Danny’s winning design uses data on gender-based violence among married women which he obtained from the Tanzania Demographic Health Survey. His depiction of two hearts around the border of his design, with one of the hearts colored red, represents the 1 out of 2 married women in Tanzania who have been emotionally, sexually or physically abused by their past or current husbands. The written message roughly translates to “If you keep quiet they will make you cry”. Danny chose this message and data after witnessing similar abuse in his community.


FASDO has a track record of highlighting the artistry of Tanzanian youth while conveying useful information about community resources. But some valuable information was absent from this conversation. Specifically, data and evidence about HIV/AIDS – such as the extent of its reach in Temeke, where people can access SRH services, or community-prioritized needs – was not being intentionally incorporated into their work. This meant that FASDO was missing the chance to incorporate compelling evidence into their messaging and initiatives, inhibiting the effectiveness of those messages.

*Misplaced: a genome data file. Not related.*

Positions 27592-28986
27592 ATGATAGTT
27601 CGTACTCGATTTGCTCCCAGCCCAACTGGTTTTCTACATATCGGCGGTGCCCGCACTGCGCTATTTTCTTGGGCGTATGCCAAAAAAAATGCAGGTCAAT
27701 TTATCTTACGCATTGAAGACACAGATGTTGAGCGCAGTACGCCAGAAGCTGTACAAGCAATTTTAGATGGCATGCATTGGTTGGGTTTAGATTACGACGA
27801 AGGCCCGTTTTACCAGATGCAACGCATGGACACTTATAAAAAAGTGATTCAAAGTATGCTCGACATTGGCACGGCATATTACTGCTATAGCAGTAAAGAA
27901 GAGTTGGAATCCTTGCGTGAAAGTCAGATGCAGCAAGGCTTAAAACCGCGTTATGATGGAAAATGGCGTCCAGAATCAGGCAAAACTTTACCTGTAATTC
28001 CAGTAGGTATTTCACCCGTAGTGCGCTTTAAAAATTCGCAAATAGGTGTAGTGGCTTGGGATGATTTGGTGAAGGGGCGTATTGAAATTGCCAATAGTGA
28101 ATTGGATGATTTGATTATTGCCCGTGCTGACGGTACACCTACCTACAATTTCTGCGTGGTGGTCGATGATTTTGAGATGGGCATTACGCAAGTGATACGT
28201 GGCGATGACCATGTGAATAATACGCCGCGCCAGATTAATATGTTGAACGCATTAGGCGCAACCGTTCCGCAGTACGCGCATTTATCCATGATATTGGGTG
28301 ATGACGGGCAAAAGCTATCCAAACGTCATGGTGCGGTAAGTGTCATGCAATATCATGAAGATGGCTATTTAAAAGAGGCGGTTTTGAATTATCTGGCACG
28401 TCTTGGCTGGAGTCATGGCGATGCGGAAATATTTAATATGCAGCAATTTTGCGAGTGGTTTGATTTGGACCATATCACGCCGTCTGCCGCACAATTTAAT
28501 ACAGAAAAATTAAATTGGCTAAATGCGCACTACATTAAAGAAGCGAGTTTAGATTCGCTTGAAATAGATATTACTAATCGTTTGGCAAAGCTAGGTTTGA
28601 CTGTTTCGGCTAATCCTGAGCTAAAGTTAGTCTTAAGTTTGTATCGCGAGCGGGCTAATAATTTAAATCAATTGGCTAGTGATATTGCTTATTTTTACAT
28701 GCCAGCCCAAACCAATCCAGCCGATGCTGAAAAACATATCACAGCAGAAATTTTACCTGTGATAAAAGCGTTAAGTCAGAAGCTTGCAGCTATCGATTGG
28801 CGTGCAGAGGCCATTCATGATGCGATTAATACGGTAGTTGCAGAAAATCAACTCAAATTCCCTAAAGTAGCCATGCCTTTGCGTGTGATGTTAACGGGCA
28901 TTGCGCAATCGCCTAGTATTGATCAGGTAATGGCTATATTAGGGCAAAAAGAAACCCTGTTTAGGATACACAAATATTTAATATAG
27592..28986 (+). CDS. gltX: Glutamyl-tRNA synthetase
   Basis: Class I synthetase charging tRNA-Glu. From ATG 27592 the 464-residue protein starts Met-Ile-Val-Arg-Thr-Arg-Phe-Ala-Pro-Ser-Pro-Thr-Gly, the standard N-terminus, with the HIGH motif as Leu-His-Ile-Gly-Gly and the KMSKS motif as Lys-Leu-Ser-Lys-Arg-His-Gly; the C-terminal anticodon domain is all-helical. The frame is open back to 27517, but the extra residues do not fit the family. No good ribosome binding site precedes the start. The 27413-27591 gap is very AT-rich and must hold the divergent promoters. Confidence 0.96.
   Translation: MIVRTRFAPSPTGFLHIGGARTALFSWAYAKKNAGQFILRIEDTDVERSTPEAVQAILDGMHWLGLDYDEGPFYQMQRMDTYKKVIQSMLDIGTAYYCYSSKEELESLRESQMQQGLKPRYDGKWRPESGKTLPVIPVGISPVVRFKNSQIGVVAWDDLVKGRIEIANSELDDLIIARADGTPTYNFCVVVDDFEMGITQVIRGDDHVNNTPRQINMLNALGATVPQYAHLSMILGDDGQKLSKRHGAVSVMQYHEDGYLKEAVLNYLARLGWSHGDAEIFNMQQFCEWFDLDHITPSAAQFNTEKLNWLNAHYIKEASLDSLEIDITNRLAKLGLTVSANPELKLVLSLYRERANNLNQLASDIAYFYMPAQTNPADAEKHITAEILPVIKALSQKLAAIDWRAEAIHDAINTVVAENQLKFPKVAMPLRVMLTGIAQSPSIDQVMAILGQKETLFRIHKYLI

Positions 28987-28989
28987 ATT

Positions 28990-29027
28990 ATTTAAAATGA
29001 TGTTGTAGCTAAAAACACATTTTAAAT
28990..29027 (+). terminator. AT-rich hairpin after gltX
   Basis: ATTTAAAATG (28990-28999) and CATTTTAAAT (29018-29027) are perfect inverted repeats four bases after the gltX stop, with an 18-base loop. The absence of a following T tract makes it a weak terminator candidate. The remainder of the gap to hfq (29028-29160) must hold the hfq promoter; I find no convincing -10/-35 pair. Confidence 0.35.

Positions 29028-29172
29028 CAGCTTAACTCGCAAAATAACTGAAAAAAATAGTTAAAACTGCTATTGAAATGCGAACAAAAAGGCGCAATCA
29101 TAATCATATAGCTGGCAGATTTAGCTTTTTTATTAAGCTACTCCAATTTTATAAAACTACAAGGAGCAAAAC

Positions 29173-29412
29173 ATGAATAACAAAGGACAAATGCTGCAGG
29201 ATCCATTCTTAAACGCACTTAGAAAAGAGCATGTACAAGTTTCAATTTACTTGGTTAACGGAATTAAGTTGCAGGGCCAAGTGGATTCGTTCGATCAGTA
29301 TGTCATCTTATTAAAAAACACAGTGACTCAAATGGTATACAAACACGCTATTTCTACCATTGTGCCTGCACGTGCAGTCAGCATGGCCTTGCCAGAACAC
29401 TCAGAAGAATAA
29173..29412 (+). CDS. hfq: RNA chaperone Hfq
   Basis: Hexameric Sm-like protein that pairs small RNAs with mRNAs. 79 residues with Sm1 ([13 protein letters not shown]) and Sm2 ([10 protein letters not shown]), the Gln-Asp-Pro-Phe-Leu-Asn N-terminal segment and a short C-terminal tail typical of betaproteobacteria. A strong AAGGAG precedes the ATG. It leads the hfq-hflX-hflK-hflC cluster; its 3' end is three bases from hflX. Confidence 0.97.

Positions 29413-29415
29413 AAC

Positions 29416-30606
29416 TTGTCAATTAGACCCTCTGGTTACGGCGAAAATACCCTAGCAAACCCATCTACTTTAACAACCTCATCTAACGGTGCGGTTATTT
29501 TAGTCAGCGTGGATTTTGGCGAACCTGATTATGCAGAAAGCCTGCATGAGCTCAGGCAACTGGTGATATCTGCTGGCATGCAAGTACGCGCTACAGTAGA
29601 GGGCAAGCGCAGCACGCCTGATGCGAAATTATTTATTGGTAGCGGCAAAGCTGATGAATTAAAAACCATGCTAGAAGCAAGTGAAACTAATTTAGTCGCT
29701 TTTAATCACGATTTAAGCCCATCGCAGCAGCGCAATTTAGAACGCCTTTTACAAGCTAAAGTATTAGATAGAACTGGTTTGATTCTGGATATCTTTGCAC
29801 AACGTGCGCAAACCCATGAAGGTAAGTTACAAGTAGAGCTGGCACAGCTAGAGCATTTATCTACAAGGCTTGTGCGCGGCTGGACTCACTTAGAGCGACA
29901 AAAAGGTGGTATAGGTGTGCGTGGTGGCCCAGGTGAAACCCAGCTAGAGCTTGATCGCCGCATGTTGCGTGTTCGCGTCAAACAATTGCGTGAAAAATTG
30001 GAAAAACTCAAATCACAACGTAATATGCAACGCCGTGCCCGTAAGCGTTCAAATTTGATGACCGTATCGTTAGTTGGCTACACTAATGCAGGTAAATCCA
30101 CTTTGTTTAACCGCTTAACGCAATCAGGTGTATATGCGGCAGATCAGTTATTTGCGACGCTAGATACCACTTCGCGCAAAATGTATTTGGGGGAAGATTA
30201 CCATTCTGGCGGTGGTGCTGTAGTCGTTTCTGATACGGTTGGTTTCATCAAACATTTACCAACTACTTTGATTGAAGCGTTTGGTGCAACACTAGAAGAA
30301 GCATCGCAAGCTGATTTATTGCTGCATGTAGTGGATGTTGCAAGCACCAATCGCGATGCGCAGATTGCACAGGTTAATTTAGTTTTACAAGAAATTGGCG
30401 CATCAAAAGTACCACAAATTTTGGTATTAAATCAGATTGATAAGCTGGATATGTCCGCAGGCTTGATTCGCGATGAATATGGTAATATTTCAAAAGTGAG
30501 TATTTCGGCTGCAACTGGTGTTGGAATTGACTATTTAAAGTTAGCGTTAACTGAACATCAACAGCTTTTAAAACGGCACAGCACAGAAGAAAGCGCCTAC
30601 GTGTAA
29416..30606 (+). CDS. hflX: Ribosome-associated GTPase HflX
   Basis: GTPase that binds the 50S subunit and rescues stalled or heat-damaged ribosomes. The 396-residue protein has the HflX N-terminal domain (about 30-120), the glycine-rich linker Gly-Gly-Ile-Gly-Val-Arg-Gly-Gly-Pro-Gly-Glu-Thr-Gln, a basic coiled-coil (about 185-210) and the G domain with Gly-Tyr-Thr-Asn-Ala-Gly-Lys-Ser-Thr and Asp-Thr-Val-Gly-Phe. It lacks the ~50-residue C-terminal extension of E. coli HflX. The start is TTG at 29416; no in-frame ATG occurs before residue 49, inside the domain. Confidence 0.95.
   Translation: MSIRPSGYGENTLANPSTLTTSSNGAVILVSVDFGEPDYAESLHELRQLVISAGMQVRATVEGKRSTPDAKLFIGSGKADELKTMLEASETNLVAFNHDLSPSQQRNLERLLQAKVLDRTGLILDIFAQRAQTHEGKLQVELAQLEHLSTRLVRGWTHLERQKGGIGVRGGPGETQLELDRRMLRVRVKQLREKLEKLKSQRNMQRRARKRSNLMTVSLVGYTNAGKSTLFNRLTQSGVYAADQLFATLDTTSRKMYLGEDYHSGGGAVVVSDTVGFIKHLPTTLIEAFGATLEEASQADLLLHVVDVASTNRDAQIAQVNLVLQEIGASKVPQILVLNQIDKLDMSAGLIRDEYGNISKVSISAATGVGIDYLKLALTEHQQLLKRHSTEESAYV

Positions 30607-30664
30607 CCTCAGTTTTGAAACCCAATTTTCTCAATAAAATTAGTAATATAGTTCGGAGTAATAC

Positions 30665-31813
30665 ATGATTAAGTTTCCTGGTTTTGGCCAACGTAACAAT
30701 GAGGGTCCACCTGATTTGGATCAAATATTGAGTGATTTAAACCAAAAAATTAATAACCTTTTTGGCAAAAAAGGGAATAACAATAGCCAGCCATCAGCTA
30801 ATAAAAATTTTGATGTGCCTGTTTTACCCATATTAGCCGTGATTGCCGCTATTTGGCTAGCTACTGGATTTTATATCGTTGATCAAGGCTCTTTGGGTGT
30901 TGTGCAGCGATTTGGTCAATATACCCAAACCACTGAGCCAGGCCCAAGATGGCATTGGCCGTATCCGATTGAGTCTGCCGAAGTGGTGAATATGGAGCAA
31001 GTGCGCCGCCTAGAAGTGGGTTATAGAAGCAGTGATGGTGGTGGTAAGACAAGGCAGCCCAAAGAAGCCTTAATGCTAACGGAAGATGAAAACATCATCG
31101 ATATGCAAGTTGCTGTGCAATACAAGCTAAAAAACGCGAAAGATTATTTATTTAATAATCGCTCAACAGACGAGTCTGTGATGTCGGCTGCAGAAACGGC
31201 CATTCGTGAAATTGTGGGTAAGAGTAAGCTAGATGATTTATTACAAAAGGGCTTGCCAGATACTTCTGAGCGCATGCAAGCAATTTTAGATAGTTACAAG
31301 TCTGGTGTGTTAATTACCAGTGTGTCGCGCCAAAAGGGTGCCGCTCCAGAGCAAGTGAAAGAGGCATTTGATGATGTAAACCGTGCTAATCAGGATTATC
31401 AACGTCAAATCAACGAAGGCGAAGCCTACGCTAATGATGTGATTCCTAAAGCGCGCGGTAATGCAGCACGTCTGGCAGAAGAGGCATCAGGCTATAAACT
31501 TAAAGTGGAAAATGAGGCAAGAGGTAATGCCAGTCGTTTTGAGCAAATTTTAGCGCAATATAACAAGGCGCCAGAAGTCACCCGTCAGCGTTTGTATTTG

This problem easily translate into a unique opportunity: FASDO could amplify their efforts by developing and disseminating artwork that is informed by data – specifically, statistics about issues related to PEPFAR priorities, such as teen pregnancy or gender-based violence (GBV). Doing so could help their messages reach new audiences while also making data about the scope and extent of community challenges more accessible to everyday Tanzanians.